This is France, but we’re not bothering with subtitles or even accents, because those hadn’t been invented yet in the 1950’s. WWI, fighting against Germany, with rightly celebrated tracking shots through the trenches, from the clueless higher-ups patrolling the men they know nothing about, to the middleman Major Kirk Douglas, a serious star some five years after The Big Sky. Posh general Adolphe Menjou (in one of his final films) has pressured scar-faced general George Macready (evil older husband of Gilda) into commanding an attack to capture a hill in exchange for a promotion. The attack will be a huge failure, killing hundreds of men. Two higher-ups (Gen. George and Lt. Roget) will act supremely dishonorably, the former by sending men to die in a pointless and poorly-planned maneuver and ordering fire upon his own troops, the latter by personally killing a subordinate with a grenade in a cowardly moment. But both will get off without punishment, instead picking three soldier representatives to die by firing squad for the operation’s failure, futilely defended in military court by Kirk.

Three dead men: Paris (Kiss Me Deadly star Ralph Meeker) because he’s the only witness to Lt. Roget’s murder of a soldier, Ferol (Timothy Carey, who doesn’t fit in with the rest of the movie, but it’s wonderful) and Arnaud (Lloyd the Bartender from The Shining), who had a great pre-fight speech about death vs. pain, and gets knocked down by Ferol in their holding cell and has to be executed while unconscious on a stretcher.

I thought of it as a powerful anti-war film (with a different approach to the insanity of war than Dr. Strangelove), but Gary Giddins’s commentary says it’s not exactly anti-war, but “about power, class, manipulation and the absurdity of war as a continuation of those civilian instincts.” He also says the pre-battle politicking between officers isn’t in the source novel.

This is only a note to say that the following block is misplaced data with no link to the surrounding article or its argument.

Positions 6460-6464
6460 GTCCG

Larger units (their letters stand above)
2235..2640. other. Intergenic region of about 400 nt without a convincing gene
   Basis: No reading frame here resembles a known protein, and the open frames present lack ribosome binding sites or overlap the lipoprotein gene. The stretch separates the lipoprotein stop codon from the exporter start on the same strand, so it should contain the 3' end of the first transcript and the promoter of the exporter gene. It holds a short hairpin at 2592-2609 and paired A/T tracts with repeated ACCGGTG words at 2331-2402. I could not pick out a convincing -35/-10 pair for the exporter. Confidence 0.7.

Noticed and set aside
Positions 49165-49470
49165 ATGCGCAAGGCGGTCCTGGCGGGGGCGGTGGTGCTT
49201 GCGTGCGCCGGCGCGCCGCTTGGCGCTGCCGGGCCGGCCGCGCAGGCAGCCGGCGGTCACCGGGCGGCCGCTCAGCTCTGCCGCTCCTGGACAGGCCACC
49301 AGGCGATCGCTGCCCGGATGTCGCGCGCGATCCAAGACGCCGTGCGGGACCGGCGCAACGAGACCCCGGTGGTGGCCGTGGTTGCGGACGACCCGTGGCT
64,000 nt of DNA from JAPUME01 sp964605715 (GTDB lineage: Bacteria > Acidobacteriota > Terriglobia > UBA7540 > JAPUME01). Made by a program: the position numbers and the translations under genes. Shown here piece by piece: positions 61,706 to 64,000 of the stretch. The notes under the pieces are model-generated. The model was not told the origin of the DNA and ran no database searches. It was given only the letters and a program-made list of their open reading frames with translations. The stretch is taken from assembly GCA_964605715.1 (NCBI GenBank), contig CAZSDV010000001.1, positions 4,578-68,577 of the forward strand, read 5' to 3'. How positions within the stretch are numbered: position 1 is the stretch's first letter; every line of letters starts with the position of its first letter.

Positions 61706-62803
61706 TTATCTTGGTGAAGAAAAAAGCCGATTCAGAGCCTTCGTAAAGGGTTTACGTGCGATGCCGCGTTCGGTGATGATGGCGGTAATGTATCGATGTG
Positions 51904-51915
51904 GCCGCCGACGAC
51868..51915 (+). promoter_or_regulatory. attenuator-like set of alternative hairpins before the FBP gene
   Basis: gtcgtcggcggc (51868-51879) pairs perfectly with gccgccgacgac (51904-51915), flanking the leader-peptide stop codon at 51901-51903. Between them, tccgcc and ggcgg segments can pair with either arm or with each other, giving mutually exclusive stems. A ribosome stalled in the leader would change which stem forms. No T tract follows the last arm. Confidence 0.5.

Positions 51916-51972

The Future Mrs. Kubrick:

Menjou at Marienbad:

J. Naremore:

Kubrick is especially good at drawing sharp visual and aural contrasts between the château where the generals plan the war and the trenches where the war is fought. The Schleissheim Palace outside Munich, where much of the action takes place, later became a location for another film that depicts upper-class intrigues amid the architecture of a decadent past – Alain Resnais’ Last Year at Marienbad – and the opening sequence in the palace interior, where Adolphe Menjou suavely manipulates the ramrod stiff but insecure George Macready, was influenced by one of Kubrick’s favorite directors, Max Ophuls, who had died on the day it was staged.

Perfect movie about the perfect crime.

Johnny is Sterling Hayden (not a very “Johnny”-looking actor, but this was his second Johnny after Johnny Guitar), perfect-crime-planner, with a demeanor nearly as serious as the Dragnet-style voiceover guy who keeps telling us the time. He tells his girl to meet him at the airport, then proceeds to pull off a racetrack robbery with a bunch of inside men and a professional horse-sniper (Timothy Carey, a few years before his opus World’s Greatest Sinner).